When incentives don’t motivate

behavioural_design_cashforvote

In 1993, the Swiss government identified two small towns as potential nuclear waste depositories. So researchers, Bruno S. Frey and Felix Oberholzer-Gee tried to get the townspeople’s reactions to it. They asked the residents: “Suppose that the National Cooperative for the Storage of Radioactive Waste (NAGRA), after completing exploratory drilling, proposed to build the repository for low and midlevel radioactive waste in your hometown. Federal experts examined this proposition, and the federal parliament decided to build the repository in your community, would you accept this proposition?”

Many people were frightened but whether out of social obligation, a feeling of national pride, or just a sense that it was a fair thing to do, 50.8% of the respondents agreed. The other half opposed and so were still a significant obstacle for the Swiss government.

So the researchers spoke to a new group of individuals from the two towns, asking the same, but this time added, “Moreover, the parliament decides to compensate all residents of the community with 5000 francs per year per person (about $2175 that time) financed by all taxpayers in Switzerland, would you accept this proposition?”

This time the percentage of those who accepted fell by half! Only 24.6% agreed compared to 50.8% who agreed without any monetary compensation. When the researchers increased the deal to $4350 and then again to $6525, only a single respondent changed his mind. What was going on?

According to Brian Knutson, one of the pioneers of Neuroeconomics, the nucleus accumbens is the area of the brain that experiences the thrill that results from sex, drugs and gambling. It’s the pleasure center. It’s where we also react to financial compensation. Now compare this to our neurological reaction to altruistic behavior. A different region of the brain, called the posterior superior temporal sulcus lights up. This part of the brain is responsible for social interactions – how we perceive others, how we relate, and how we form bonds. It is now understood by studies that the pleasure center and the altruism center cannot function at the same time.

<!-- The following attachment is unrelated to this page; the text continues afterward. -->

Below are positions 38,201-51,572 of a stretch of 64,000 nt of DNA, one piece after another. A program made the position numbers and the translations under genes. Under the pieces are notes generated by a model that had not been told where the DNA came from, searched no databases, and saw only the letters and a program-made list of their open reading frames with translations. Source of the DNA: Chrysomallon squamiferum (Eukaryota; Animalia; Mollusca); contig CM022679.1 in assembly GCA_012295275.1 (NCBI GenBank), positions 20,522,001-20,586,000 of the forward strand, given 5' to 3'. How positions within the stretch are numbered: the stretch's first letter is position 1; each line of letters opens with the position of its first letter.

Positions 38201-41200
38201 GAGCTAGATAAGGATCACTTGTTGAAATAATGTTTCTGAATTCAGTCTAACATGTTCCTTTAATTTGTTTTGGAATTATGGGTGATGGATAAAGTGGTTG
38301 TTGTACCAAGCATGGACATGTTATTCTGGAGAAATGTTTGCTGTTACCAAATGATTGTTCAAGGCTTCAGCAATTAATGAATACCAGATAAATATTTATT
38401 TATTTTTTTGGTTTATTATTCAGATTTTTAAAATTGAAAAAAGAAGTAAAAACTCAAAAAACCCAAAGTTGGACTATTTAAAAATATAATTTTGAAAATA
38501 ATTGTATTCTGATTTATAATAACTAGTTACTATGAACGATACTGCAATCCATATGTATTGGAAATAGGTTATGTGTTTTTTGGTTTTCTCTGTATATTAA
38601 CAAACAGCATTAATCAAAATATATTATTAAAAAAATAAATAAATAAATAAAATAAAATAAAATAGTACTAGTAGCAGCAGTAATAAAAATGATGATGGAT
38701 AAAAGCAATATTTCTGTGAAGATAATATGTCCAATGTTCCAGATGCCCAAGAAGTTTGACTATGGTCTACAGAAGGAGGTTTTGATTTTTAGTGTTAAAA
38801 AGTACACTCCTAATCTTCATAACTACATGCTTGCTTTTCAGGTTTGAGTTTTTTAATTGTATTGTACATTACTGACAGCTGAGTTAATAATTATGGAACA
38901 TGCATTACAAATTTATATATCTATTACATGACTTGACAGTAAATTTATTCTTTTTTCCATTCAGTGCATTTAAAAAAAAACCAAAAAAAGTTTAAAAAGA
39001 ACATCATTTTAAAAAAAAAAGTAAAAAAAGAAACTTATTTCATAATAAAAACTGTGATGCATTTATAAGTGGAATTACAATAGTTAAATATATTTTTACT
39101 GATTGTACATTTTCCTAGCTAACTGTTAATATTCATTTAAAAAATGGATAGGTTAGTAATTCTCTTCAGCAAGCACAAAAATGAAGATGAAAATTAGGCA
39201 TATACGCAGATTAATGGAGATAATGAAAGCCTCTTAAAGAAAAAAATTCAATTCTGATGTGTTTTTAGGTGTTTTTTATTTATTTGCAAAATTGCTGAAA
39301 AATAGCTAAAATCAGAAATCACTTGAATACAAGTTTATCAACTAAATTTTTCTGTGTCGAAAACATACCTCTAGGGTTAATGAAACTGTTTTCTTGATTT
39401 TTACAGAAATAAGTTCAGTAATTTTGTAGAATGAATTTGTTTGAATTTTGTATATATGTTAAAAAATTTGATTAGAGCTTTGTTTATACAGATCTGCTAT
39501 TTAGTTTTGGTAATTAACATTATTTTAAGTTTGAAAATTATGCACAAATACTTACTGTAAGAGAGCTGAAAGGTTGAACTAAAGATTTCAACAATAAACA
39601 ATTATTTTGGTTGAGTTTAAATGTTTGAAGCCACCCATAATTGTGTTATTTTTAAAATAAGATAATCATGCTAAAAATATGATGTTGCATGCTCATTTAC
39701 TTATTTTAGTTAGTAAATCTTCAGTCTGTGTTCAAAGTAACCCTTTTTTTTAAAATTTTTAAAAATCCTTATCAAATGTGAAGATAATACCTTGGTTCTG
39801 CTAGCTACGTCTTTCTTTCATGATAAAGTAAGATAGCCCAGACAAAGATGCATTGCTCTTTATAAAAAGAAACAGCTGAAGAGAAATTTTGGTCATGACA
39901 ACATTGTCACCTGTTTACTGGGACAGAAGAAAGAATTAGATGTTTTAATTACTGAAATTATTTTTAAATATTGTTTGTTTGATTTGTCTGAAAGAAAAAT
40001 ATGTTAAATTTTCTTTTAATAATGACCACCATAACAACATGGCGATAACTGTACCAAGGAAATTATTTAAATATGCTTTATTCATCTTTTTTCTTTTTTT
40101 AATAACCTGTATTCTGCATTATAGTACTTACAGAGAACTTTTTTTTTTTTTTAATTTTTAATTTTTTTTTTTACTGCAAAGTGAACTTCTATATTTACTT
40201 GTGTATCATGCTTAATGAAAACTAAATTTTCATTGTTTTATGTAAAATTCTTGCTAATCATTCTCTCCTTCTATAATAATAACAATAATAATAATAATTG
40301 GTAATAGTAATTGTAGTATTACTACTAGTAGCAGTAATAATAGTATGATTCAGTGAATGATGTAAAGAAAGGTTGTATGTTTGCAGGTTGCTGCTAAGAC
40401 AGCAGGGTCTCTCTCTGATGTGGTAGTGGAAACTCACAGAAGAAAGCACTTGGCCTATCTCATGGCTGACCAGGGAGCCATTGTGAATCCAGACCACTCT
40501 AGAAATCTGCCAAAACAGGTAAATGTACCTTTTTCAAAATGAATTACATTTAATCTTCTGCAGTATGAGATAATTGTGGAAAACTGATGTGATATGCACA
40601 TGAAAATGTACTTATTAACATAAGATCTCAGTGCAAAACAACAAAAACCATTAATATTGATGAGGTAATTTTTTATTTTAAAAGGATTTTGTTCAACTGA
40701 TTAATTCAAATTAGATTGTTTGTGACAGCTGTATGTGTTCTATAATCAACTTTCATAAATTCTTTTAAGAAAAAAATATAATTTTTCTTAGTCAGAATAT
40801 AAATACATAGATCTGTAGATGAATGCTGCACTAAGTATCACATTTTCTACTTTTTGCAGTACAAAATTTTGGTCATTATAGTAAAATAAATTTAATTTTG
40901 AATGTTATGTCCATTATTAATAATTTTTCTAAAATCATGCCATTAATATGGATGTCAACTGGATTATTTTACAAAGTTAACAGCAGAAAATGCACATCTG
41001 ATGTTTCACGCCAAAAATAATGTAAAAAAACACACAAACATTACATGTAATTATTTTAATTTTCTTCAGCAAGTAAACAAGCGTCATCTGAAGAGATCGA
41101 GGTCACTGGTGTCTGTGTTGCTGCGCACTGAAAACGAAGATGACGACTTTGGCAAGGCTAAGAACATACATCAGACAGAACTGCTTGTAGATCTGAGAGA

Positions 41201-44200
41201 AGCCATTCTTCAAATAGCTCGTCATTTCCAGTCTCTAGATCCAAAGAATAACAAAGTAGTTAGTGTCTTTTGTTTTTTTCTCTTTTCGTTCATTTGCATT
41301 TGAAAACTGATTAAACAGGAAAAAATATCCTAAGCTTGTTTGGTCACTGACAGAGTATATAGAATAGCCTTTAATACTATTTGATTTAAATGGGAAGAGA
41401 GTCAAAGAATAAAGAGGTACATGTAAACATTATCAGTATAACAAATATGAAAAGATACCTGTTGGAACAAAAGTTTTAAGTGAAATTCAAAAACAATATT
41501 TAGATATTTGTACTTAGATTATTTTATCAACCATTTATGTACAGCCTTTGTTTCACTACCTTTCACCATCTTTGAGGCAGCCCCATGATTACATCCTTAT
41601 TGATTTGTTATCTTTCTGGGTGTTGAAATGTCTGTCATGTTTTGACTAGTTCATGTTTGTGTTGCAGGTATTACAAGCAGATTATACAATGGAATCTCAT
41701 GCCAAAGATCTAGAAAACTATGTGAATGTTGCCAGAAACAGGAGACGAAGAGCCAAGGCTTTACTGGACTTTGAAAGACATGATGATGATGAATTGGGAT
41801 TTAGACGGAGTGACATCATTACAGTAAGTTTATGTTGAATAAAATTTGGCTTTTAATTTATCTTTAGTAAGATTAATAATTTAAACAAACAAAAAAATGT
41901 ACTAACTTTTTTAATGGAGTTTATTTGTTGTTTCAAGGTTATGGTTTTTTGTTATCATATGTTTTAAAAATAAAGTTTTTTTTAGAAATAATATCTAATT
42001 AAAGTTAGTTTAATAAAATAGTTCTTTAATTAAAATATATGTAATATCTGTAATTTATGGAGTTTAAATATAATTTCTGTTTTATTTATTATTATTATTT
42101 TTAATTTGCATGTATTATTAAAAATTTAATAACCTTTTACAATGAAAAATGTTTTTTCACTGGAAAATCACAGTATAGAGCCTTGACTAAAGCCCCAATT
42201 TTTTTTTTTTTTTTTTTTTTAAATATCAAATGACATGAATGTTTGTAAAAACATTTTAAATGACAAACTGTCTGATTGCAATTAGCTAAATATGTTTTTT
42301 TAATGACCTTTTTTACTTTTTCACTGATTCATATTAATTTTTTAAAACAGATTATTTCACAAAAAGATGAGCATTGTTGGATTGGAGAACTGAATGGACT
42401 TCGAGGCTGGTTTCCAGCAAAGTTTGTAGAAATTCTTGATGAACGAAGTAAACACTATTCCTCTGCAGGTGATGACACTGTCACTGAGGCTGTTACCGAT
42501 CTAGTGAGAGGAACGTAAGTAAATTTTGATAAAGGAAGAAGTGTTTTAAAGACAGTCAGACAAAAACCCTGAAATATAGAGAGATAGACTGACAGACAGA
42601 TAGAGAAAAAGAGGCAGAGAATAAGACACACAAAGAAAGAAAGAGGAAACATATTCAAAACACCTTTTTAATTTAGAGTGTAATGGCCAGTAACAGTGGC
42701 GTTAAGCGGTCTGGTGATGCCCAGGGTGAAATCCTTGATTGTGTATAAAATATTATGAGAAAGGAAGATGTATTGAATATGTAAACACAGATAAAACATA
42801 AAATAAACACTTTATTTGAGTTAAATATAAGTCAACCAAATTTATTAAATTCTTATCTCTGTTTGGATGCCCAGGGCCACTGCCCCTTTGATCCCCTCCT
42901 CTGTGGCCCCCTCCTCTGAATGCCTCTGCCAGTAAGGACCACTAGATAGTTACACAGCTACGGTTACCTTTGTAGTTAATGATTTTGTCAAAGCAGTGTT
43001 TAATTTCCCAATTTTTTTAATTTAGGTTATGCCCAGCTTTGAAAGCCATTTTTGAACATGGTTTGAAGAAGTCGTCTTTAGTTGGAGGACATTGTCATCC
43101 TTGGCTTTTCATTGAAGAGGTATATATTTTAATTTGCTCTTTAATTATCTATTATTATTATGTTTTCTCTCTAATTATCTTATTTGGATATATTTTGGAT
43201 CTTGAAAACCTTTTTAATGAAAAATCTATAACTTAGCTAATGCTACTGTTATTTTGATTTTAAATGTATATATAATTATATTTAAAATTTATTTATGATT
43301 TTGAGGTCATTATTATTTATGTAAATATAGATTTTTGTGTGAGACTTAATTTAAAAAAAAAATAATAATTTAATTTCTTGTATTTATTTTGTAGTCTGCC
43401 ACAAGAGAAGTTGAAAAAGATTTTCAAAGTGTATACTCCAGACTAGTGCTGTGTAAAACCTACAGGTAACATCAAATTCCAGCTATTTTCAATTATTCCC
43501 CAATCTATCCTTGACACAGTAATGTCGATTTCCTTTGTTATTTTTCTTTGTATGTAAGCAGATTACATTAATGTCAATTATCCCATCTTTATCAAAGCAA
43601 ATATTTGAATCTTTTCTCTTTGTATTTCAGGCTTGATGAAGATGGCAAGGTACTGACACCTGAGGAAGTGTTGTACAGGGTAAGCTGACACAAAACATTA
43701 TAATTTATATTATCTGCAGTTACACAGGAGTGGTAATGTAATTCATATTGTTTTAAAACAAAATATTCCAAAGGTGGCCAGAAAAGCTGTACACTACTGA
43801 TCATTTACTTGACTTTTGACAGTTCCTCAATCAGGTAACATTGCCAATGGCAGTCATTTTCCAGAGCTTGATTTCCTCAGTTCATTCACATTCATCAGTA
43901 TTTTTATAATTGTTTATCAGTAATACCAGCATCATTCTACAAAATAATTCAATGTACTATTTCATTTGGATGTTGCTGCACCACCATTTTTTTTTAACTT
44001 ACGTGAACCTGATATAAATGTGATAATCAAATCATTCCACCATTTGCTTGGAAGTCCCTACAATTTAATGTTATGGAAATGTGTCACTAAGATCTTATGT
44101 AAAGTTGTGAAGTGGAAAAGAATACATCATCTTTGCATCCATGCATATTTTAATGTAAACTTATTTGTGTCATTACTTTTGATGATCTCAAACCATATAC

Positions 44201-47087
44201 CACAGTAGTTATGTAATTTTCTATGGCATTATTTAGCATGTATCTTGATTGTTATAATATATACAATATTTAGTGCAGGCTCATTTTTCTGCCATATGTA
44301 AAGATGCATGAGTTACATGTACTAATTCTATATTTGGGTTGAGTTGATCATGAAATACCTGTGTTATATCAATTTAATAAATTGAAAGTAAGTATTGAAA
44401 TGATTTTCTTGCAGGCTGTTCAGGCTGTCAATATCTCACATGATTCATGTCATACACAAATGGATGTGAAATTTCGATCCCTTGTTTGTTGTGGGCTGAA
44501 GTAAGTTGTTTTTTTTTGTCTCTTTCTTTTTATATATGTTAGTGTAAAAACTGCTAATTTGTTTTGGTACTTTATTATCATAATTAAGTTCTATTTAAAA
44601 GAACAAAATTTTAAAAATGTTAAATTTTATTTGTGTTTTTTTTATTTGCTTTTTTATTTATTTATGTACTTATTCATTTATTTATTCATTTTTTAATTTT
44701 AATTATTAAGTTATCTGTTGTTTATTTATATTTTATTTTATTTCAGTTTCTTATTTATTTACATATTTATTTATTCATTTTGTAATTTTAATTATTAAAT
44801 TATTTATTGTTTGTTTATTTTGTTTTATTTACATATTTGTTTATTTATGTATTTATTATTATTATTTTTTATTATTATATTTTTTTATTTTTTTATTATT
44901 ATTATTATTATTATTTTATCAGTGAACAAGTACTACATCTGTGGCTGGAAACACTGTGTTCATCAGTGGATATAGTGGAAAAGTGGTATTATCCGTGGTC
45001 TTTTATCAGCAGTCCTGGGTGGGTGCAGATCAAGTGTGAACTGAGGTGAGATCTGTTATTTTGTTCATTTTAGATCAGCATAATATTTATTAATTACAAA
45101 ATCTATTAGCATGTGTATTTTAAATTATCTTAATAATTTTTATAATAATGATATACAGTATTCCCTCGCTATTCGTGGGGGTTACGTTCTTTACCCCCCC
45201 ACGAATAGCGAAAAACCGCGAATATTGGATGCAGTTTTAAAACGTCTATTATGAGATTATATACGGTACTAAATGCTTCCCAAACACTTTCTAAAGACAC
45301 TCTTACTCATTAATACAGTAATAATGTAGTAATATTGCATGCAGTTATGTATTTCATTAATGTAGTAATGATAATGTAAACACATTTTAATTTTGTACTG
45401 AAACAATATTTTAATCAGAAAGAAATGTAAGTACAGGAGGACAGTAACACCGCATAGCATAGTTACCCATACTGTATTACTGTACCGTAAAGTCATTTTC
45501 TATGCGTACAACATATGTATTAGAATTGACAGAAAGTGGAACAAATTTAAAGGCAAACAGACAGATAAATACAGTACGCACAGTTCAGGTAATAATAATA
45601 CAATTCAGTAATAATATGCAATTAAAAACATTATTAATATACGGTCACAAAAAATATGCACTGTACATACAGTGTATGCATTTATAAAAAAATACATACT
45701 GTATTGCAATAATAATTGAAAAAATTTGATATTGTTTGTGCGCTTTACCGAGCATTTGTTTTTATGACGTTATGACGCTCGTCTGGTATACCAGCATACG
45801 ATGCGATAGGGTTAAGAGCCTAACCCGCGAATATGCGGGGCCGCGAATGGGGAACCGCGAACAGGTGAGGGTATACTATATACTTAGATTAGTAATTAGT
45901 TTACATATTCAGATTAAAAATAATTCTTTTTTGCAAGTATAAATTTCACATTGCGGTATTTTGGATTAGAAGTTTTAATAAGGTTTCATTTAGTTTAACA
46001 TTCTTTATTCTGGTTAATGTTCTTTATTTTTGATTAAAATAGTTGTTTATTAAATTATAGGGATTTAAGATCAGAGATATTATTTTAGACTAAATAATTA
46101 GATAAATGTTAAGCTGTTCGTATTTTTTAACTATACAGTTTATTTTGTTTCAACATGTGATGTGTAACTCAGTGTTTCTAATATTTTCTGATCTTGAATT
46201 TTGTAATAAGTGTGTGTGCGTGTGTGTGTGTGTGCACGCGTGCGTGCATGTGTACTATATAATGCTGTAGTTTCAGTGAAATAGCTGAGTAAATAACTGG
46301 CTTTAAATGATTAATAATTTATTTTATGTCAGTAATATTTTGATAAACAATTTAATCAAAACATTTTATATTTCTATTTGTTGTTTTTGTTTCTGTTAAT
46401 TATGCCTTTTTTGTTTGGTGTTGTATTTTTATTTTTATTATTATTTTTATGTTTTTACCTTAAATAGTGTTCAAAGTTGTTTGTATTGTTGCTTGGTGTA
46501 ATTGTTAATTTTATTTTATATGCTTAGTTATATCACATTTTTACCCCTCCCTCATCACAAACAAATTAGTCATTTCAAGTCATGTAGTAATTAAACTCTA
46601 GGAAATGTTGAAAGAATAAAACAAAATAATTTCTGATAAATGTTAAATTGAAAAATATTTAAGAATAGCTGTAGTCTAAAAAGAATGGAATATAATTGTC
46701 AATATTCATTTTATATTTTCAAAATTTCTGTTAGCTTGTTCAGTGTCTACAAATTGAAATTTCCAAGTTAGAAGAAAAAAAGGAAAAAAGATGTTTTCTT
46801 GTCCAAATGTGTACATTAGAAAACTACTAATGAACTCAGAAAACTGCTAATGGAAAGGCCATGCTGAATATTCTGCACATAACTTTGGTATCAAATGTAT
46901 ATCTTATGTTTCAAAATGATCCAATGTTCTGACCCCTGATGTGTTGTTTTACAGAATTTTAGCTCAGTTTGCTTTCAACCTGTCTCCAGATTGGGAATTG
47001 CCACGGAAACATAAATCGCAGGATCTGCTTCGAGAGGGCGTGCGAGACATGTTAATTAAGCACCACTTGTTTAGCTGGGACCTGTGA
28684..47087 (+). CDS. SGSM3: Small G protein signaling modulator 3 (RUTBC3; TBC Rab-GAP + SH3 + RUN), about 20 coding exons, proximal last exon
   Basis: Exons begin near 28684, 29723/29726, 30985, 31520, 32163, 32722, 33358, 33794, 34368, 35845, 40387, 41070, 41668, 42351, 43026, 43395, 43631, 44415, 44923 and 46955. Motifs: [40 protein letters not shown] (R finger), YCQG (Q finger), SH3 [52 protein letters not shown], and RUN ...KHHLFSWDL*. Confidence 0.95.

If the two brain centers functioned simultaneously, then the Swiss survey would have resulted in a compounding effect, but that didn’t happen. In the first half the altruism center took charge. But the moment the money was introduced the pleasure center took over. But the money offered turned out to be too low to excite the pleasure center.

Voting is a bit like that. It’s a matter of ideologies, philosophies, whatever they may be; supporting the candidate or party we think may be better for us, for our constituency, for the nation. We weigh benefits that may accrue to us as well as to the society. In that case the amount of goodies and cash doled out to people to buy votes may be money down the drain for the parties doing so.

We know people who accept each and every candidates’ offer, be it whiskey, biryani, cash, electronics. They then end up voting for the candidate they had already decided upon. It’s a lose-lose situation for all parties. Perhaps they should together decide to spend that money effectively on ensuring more people vote and vote for them.

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